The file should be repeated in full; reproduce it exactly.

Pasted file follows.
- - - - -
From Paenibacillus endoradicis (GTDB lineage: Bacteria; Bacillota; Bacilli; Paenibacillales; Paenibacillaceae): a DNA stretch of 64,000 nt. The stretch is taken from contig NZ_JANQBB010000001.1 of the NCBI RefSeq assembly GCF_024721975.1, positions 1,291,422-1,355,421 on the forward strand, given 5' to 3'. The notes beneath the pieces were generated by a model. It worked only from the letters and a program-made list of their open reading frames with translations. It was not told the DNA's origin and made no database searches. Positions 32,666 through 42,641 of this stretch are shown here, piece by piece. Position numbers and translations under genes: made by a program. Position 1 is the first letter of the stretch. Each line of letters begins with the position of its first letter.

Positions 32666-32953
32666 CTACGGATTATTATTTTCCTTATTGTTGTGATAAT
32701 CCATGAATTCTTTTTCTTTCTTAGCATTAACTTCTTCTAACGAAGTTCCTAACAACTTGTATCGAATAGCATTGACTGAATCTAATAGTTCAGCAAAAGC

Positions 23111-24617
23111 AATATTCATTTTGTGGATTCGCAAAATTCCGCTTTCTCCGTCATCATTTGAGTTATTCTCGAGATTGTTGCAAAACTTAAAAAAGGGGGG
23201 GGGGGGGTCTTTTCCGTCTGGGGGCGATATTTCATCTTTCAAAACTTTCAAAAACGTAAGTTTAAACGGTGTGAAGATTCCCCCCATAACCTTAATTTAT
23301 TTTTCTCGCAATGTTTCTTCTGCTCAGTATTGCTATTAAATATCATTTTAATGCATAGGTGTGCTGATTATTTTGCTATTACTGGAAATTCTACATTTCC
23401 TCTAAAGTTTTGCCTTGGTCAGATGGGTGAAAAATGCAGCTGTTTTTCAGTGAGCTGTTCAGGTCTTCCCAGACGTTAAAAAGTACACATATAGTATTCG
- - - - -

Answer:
From Paenibacillus endoradicis (GTDB lineage: Bacteria; Bacillota; Bacilli; Paenibacillales; Paenibacillaceae): a DNA stretch of 64,000 nt. The stretch is taken from contig NZ_JANQBB010000001.1 of the NCBI RefSeq assembly GCF_024721975.1, positions 1,291,422-1,355,421 on the forward strand, given 5' to 3'. The notes beneath the pieces were generated by a model. It worked only from the letters and a program-made list of their open reading frames with translations. It was not told the DNA's origin and made no database searches. Positions 32,666 through 42,641 of this stretch are shown here, piece by piece. Position numbers and translations under genes: made by a program. Position 1 is the first letter of the stretch. Each line of letters begins with the position of its first letter.

Positions 32666-32953
32666 CTACGGATTATTATTTTCCTTATTGTTGTGATAAT
32701 CCATGAATTCTTTTTCTTTCTTAGCATTAACTTCTTCTAACGAAGTTCCTAACAACTTGTATCGAATAGCATTGACTGAATCTAATAGTTCAGCAAAAGC

Positions 23111-24617
23111 AATATTCATTTTGTGGATTCGCAAAATTCCGCTTTCTCCGTCATCATTTGAGTTATTCTCGAGATTGTTGCAAAACTTAAAAAAGGGGGG
23201 GGGGGGGTCTTTTCCGTCTGGGGGCGATATTTCATCTTTCAAAACTTTCAAAAACGTAAGTTTAAACGGTGTGAAGATTCCCCCCATAACCTTAATTTAT
23301 TTTTCTCGCAATGTTTCTTCTGCTCAGTATTGCTATTAAATATCATTTTAATGCATAGGTGTGCTGATTATTTTGCTATTACTGGAAATTCTACATTTCC
23401 TCTAAAGTTTTGCCTTGGTCAGATGGGTGAAAAATGCAGCTGTTTTTCAGTGAGCTGTTCAGGTCTTCCCAGACGTTAAAAAGTACACATATAGTATTCG